From his illegitimate birth in a small Austrian village to his fiery death in a bunker under the Reich chancellery in Berlin, Adolf Hitler left a murky trail, strewn with contradictory tales and overgrown with self-created myths. The sheer scale of the evils that he unleashed on the world has made him a demonic figure without equal in this century. Ian Kershaw's Hitler brings us closer than ever before to the character of the bizarre misfit in his 30-year ascent from a Viennese shelter for the indigent to uncontested rule over the German nation that had tried and rejected democracy in the crippling aftermath of World War I.
With extraordinary vividness, Kershaw recreates the settings that made Hitler's rise possible: the virulent anti-Semitism of pre-war Vienna, the crucible of a war with immense casualties, the toxic nationalism that gripped Bavaria in the 1920s, the undermining of the Weimar Republic by extremists of the Right and the Left, the hysteria that accompanied Hitler's seizure of power in 1933 and then mounted in brutal attacks by his storm troopers on Jews and others condemned as enemies of the Aryan race.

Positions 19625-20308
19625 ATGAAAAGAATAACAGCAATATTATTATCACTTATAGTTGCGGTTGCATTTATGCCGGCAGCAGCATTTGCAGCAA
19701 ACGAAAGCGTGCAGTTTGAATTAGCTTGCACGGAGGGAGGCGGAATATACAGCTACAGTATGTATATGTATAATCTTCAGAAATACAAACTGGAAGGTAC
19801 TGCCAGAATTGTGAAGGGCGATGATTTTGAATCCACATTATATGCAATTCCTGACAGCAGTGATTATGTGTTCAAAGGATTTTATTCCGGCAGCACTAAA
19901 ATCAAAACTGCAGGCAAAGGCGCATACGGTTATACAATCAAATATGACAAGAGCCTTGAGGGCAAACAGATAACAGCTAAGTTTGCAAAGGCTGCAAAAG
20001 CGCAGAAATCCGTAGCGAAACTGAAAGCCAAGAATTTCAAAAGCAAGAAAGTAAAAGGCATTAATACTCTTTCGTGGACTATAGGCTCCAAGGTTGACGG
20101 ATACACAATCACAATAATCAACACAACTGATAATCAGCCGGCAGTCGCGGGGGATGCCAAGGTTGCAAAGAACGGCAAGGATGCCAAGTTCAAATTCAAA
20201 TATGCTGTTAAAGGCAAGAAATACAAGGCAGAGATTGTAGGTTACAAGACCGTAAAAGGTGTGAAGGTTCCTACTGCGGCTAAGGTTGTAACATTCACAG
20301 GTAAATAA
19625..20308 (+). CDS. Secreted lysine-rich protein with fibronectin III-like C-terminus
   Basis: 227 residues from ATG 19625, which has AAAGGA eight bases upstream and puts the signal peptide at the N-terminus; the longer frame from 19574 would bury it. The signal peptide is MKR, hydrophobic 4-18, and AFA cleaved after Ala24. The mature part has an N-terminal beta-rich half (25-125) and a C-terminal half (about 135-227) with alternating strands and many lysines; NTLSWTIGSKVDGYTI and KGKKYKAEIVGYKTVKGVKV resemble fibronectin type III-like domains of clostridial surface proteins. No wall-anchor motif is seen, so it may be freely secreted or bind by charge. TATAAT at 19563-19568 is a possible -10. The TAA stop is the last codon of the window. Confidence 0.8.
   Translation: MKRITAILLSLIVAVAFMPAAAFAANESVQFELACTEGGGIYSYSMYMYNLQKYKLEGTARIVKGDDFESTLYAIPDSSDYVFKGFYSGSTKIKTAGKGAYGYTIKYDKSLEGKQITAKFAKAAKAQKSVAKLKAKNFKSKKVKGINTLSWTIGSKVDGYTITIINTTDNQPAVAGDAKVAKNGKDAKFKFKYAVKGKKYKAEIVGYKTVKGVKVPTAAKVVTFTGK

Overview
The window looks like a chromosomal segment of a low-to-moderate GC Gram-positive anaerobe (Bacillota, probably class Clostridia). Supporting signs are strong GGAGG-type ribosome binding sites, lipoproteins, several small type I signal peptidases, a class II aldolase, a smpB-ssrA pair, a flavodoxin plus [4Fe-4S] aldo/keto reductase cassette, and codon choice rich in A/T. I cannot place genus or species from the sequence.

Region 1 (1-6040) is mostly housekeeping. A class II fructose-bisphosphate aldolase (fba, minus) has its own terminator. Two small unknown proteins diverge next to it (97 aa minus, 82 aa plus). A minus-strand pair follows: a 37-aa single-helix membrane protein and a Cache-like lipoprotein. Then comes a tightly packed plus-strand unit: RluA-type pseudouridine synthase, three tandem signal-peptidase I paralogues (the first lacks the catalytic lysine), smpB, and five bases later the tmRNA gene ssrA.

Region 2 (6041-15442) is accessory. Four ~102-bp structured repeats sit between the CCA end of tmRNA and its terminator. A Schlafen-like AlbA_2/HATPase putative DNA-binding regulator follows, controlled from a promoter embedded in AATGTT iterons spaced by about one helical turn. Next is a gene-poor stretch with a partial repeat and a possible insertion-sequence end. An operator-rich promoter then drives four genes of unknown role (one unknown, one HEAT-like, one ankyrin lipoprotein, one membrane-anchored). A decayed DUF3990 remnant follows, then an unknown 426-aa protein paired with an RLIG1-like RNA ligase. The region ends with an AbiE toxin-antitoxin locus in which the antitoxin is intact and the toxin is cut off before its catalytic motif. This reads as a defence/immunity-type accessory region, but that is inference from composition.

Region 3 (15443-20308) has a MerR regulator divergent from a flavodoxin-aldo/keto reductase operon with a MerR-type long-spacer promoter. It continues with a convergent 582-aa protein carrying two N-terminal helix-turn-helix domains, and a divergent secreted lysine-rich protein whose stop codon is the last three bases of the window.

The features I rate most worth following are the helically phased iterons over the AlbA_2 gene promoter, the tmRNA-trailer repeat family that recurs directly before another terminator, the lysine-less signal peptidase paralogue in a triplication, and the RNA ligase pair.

In an account drawing on many previously untapped sources, Hitler metamorphoses from an obscure fantasist, a drummer sounding an insistent beat of hatred in Munich beer halls, to the instigator of an infamous failed putsch and, ultimately, to the leadership of a ragtag alliance of right-wing parties fused into a movement that enthralled the German people. This volume, the first of two, ends with the promulgation of the infamous Nuremberg laws that pushed German Jews to the outer fringes of society, and with the march of the German army into the Rhineland, Hitler's initial move toward the abyss of war.
Ian Kershaw is a British historian of 20th-century Germany whose work has chiefly focused on the period of the Third Reich. Educated at the University of Liverpool and Merton College, Oxford, Kershaw was originally trained as a medievalist but turned to the study of modern German social history in the 1970s. He is regarded by many as one of the world's leading experts on Adolf Hitler and Nazi Germany, and is particularly noted for his biographies of Hitler. He was the leading disciple of the late West German historian Martin Broszat, and professor at the University of Sheffield until his retirement.